The tool is flexible and allows each country to adapt its functionalities to its specific needs. Currently, eleven countries in the region have adopted the solution to make more than US $ 140 billion in resources transparent since 2013. Below you will learn how some of the countries are using the solution.
Argentina: A Knowledge Map for Public Works
InvestmentMap Argentina was launched in October 2020. This platform helped reorganize internal systems, standardized the way infrastructure investment data was collected, and even promoted the development of new tools to capture information.
Despite having been in operation for just a year, the platform already monitors more than three thousand works and projects, reached one million users that contributed with more than 230 comments. This platform was strengthened by the recommendations of the Public Works Observatory (made up of actors from the public and private sectors) and aims to expand gradually, including new functionalities that allow, for example, decision-making to reduce the gender gap and diversity within the construction sector.
In October 2021, a new version of In Argentina was launched, which includes new functionalities and more information on works, projects and even satellite images.
Colombia: An Image is Worth a Thousand Royalties
In Colombia, the challenge was to monitor the expenditure of resources from royalties (mining and oil taxes) at a lower cost and to reduce the possibility that these were assigned arbitrarily. The solution was MapaRegalías, today known as InvestmentMap Colombia.
In this country, the platform improved efficiency in resource execution by almost eight percentage points after its launch in 2014. The photographs available to the public jumped nine-fold in three years, allowing the government to identify abnormalities and abuses in different projects thanks to the social control of citizens.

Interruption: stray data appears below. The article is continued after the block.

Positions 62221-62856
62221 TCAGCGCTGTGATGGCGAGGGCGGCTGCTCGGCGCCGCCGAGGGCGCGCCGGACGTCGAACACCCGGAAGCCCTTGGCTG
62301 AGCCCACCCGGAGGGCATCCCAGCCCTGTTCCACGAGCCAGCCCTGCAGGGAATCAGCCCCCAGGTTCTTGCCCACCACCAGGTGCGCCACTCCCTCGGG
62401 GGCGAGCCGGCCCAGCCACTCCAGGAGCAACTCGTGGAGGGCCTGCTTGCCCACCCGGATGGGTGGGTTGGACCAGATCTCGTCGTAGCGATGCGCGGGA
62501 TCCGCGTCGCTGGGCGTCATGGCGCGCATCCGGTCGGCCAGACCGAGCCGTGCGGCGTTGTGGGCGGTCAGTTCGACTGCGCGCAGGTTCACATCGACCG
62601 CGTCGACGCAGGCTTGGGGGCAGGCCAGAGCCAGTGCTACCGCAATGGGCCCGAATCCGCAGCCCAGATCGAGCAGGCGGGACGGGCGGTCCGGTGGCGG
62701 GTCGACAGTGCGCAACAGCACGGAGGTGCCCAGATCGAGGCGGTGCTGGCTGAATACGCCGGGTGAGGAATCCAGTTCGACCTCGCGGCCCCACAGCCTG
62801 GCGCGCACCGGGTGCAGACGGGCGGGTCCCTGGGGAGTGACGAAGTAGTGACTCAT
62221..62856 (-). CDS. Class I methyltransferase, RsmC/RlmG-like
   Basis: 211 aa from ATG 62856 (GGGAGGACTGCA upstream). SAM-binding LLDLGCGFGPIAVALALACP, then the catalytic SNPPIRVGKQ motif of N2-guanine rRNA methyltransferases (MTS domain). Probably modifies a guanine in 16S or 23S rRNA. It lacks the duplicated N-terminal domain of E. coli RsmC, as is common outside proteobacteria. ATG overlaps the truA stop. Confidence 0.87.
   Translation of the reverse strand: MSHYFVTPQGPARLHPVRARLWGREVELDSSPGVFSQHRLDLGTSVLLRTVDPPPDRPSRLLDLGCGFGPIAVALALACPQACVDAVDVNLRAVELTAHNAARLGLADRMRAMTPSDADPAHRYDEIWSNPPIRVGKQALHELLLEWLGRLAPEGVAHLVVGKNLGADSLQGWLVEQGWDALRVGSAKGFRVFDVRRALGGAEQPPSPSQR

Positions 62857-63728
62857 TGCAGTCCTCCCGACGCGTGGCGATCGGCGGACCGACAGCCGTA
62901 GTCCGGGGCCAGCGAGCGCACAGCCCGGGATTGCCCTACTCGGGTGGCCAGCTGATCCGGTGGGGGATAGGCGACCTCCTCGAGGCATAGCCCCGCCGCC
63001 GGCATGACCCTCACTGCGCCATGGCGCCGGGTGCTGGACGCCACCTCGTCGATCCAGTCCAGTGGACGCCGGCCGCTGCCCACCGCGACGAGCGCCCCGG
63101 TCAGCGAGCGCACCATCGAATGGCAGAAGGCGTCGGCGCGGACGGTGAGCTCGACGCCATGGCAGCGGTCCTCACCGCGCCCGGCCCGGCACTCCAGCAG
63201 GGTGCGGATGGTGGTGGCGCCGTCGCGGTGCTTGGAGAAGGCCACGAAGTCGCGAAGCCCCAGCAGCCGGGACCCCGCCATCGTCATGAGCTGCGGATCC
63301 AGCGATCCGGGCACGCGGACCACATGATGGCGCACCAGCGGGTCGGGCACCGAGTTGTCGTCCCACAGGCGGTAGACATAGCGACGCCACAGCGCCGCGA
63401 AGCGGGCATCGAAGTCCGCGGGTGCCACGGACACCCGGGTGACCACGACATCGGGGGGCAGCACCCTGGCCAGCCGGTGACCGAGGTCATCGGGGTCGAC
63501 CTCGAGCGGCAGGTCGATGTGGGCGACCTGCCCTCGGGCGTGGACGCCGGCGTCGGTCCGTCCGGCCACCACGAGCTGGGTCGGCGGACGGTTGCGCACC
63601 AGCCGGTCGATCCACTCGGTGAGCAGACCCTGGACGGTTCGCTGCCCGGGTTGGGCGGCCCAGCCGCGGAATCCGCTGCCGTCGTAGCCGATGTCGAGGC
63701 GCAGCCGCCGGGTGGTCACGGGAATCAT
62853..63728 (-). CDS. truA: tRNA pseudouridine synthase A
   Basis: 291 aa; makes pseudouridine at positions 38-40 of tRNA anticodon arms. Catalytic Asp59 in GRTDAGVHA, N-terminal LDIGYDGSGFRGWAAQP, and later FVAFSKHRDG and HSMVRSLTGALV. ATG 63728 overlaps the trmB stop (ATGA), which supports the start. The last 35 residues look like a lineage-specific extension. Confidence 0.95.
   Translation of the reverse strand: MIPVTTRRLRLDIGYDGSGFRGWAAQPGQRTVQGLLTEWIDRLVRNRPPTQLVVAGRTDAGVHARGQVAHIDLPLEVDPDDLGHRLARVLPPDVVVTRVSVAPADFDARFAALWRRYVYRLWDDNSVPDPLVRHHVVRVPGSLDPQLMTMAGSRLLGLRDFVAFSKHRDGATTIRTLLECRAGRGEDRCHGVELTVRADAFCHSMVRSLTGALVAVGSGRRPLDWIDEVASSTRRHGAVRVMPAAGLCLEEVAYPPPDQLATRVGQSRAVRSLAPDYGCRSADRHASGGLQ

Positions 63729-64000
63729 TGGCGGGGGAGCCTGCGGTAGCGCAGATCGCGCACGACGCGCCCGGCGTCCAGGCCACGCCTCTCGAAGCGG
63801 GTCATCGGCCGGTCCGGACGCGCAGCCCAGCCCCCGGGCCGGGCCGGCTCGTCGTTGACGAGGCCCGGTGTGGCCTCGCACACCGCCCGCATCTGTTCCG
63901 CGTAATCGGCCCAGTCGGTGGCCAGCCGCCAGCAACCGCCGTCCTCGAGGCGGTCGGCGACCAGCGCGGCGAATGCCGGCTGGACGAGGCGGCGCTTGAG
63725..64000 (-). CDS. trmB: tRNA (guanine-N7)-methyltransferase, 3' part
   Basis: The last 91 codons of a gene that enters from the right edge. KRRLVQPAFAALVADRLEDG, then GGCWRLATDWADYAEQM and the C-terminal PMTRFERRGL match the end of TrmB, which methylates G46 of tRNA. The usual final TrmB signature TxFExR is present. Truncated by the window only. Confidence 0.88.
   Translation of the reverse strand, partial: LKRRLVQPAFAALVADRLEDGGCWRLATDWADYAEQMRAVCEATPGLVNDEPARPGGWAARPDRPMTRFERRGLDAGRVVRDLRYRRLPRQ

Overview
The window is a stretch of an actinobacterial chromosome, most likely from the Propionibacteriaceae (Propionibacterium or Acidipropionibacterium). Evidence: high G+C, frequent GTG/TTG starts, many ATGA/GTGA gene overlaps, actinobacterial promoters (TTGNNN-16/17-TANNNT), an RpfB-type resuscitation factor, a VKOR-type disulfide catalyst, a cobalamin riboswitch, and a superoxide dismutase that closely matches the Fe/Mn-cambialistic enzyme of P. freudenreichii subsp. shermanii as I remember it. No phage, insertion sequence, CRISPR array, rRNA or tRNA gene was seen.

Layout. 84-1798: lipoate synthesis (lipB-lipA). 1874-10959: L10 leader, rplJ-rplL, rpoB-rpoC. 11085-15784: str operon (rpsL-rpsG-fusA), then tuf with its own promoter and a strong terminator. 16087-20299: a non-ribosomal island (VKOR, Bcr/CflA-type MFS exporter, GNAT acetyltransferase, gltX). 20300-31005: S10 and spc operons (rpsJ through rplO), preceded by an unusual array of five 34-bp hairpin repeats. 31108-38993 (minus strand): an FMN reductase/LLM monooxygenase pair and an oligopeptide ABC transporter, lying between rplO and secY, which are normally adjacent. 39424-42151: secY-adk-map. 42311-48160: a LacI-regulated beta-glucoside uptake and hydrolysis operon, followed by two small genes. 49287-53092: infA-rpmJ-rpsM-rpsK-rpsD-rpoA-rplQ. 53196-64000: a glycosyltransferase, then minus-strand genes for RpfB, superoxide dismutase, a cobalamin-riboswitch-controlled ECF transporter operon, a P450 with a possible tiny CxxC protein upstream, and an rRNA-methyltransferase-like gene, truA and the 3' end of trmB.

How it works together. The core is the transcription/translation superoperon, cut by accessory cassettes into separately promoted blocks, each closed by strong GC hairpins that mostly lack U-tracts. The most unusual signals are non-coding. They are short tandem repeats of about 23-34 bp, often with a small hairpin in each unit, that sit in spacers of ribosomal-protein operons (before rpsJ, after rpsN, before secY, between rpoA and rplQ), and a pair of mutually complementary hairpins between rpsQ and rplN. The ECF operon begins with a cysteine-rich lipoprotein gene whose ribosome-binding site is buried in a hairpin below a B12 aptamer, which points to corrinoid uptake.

Costa Rica: Public Investment Supervisors
In Costa Rica, citizens asked for more transparency in the management of public resources to know how their tax money was being used. To respond to this need, the government launched InvestmentMap Costa Rica, in March 2018 with support from the IDB, where they urged citizens to help supervise public investment.
“The tool has multiple benefits, since - in addition to allowing the government to inform citizens about the investments through a unified and easy-to-understand format - it allows the administration to include citizens in the discussion of public policies, use the data provided by the platform to improve decision-making on projects and take advantage of the use of such massive data to prevent and control corruption," said Mario Durán Fernández, former Vice Minister of Reforms and Projects of the Ministry of Public Works and Transport, during the launch of the platform in 2018.
An IDB pilot study showed that projects published on the platform performed better than unpublished ones. In just three months of operating InvestmentMap, the financial progress of the projects uploaded to the platform increased by 18 percentage points and their physical progress by eight percentage points, compared to those not published. To take advantage of the positive impact of the platform, today known as Accountability, in December 2020 the government launched its COVID-19 module. A new update is expected in mid-2022.